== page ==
# #define multi-line macros

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Hey all, I have a macro defined as such: #define MY_MACRO cout << "My Macro\n"; cout << "Line two \n"; and by virtue of the compiler, it combines that all into a single line. What if I wanted to keep the code on separate lines? I need the code to literally be translated as I have defined above with the code appearing on different lines. How can I do this? I do understand that the compiler doesn't care about it, but I have other code in macros that indeed does care about the separated lines so this is a must. Thanks

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Basically, you can't, at least with the traditional C or C++ preprocessor. It may be possible to use a different preprocessor that supports what you want, but your code will no longer be portable.

oh noes ... :'(

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Hehe that would be the easy way out,
but I am dealing with another library whose macros use line numbers as unique identifiers. If I make my own macros with these, they all get mapped to the same number so I get nowhere.
Thanks for the help though

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#define MACROXYZ\some code\some code\--empty line--

This works for me, however I can say for sure, since my macros usually have parameters, but I see no reason why it shouldn t work .

Just give it a try

P.S.: I am working with Gcc 4.x
P.P.S.: C++ Macros(click)

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Quote:
 Original post by Basiror#define MACROXYZ\some code\some code\--empty line--This works for me, however I can say for sure, since my macros usually have parameters, but I see no reason why it shouldn t work .Just give it a tryP.S.: I am working with Gcc 4.xP.P.S.: C++ Macros(click)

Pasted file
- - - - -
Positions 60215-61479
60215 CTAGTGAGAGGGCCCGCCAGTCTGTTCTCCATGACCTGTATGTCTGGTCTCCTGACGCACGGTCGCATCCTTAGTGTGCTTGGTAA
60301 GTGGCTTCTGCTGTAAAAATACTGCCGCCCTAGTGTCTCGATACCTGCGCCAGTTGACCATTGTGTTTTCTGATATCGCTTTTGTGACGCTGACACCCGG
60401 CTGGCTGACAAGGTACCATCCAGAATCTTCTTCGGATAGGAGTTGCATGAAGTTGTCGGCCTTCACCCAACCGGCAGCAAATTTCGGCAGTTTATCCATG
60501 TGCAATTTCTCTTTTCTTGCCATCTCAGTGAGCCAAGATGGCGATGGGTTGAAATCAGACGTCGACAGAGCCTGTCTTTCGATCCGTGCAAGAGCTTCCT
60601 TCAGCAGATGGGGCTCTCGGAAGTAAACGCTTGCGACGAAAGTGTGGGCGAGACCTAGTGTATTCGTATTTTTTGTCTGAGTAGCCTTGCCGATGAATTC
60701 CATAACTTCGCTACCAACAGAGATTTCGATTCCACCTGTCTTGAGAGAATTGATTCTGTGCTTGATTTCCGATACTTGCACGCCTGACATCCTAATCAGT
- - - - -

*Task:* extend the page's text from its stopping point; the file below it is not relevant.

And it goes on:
Add the compiler switch to write the preprocessor otuput to file, which is what the compiler sees, and check the actual code being compiled. The whole macro ends up on the same line. As you say, just give it a try.

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Doesn't..
#define MY_MACRO cout << "My Macro\n";  \                 cout << "Line two \n";

..work?

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While that allows your macro to span multiple lines, but from the preprocessors point of view it is the same *line number* because you are escaping the newlines in the source file.

#include <iostream>#define MY_MACRO() std::cout << "My Macro1 " << __LINE__ << "\n";    \                         std::cout << "My Macro2 " << __LINE__ << "\n"int main(){    MY_MACRO();}

Output:
Quote:
 My Macro1 7My Macro2 7

Running with gcc -E to see the pre-processed source (omitting the header file output):
int main(){    std::cout << "My Macro1 " << 7 << "\n"; std::cout << "My Macro2 " << 7 << "\n";    std::system("pause");}

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Quote:
 Original post by Sabonisbut I have other code in macros that indeed does care about the separated lines so this is a must.

Pardon me if I don't believe you. Show it please?

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